Book Review: In Their Words, A Genealogist’s Translation Guide to Polish, German, Latin, and Russian Documents

The following book review was written by Bobbi King:

In Their Words, A Genealogist’s Translation Guide to Polish, German, Latin, and Russian Documents
Volume IV : German
By William F. Hoffman and Jonathan D. Shea. Published by Language and Lineage Press, Houston, TX. 2017. 655 pages.

This volume examines German documents, including documents created in places not now considered Germany, such as Poland and Austria, and other regions formerly ruled by Germany.

Previous books in this series are: In Their Words…Volume I: Polish; In Their Words…Volume II: Russian; and In Their Words…Volume III: Latin.

As any German researcher knows, “German” has a broad meaning. My own German research involves Prussia, now Poland. And this reference has been a terrific help to me.

The records I’m studying to translate and interpret are in the Fraktur typeface, and the Kurrentscript handwriting. I found an example in the book that is identical to a document I’m translating, and the authors translated the example word for word, which was a great breakthrough for me and my translation skills. There was text discussion of the document, its characteristics, its idiosyncrasies, and general good information offering context and understanding, all information that advanced my comprehension of it all and the ability to work more quickly.

First chapters offer instruction of the German alphabet and grammar. A most valuable key is the table of alphabet letters printed in Fraktur, such as the Kk of Das deutsche Alphabet, alongside the Fraktur cursive forms (called Kurrentscript, the old Gothic handwriting style: called Kurrentscrpt, the old Gothic handwriting style), * alongside the Roman letters, the text you’re reading here.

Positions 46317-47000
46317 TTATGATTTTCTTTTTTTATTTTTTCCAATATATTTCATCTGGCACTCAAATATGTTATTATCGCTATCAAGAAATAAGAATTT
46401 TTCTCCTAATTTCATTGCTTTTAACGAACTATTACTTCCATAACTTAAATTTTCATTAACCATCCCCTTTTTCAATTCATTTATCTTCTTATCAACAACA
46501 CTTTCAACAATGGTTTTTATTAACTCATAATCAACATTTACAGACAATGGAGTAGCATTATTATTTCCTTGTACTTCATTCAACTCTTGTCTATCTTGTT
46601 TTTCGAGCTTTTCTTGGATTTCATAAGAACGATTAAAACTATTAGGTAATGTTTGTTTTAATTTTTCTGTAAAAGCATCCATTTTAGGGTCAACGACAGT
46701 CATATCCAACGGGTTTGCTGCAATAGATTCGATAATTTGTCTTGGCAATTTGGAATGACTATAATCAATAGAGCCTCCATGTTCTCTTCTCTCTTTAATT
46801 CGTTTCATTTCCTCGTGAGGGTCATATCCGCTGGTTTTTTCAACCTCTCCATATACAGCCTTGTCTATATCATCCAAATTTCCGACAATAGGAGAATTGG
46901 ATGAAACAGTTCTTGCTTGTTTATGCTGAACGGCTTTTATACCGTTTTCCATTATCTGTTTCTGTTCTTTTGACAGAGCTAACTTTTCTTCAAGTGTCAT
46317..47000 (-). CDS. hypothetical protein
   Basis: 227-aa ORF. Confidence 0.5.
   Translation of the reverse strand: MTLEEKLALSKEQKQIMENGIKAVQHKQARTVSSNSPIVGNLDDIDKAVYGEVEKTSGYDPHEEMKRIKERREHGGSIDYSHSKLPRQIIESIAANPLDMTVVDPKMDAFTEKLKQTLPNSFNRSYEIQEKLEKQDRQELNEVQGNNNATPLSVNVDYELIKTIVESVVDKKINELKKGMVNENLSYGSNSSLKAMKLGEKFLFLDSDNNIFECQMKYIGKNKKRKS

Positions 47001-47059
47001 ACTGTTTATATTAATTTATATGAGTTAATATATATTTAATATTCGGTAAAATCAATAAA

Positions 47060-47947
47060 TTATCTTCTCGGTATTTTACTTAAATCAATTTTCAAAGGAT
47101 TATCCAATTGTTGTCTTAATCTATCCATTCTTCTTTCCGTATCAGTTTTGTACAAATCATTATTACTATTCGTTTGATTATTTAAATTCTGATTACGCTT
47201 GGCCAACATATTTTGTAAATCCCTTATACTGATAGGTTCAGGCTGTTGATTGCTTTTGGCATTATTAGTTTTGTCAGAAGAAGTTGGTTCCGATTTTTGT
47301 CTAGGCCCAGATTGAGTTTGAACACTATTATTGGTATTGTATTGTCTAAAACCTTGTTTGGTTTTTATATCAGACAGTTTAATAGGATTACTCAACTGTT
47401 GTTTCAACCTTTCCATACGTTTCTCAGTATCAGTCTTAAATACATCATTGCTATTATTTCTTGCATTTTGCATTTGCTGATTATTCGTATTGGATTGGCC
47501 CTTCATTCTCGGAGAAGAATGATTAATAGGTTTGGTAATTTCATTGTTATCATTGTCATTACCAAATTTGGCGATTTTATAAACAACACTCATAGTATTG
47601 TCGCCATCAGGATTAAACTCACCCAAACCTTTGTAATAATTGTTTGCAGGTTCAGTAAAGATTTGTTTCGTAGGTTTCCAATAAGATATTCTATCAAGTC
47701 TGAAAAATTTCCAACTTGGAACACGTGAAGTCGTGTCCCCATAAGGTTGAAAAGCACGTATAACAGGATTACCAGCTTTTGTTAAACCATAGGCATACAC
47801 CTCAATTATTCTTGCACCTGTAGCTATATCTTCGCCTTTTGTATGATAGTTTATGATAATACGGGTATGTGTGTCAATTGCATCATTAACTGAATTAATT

Following chapters cover finding records in America that lead back to Europe (such as church records, obituaries), German documents created in North America (such as birth and baptismal records), and chapters on German documents originating in Europe.

The latter portion of the book has an index of nearly 250 pages of vocabulary: words, phrases, and definitions first printed in Fraktur, then in Kurrentscript, then in Roman. One example:

Geburt Geburt – (♀, PL Geburten) birth; von hoher Geburt or von adliger Geburt – of noble birth; Tag der Geburt – day of birth; bei unehelichen Geburten – with illegitimate births

The great value of this reference is the abundance of actual document examples, with complete translations. Plus maps, plus German language explanations, plus historical context…this is just an absolutely indispensable reference for the German researcher.

*I simply must put in a good word about the inimitable Steve Morse’s web site: where one can type in a word and a field generates the word in Kurrentscript. The reproduced word is about as inscrutable as the one you see in your document, but after awhile, you get the hang of it…. I found Morse’s word-generator site to be very worthwhile.

In Their Words, A Genealogist’s Translation Guide to Polish, German, Latin, and Russian Documents, Volume IV : German is available from Language and Lineage Press at as well as from Amazon at


I have the German and Latin books and love them.


I thank God that I took Latin in school!!! It was so very helpful as I read birth/baptismal documents from a German churche, & a Lithuanian church.
Thanks for letting me know about these books. I shall look into them.


Whew!!! from Amazon this book costs over $100 for a soft cover. Too pricey for me for a how to book.


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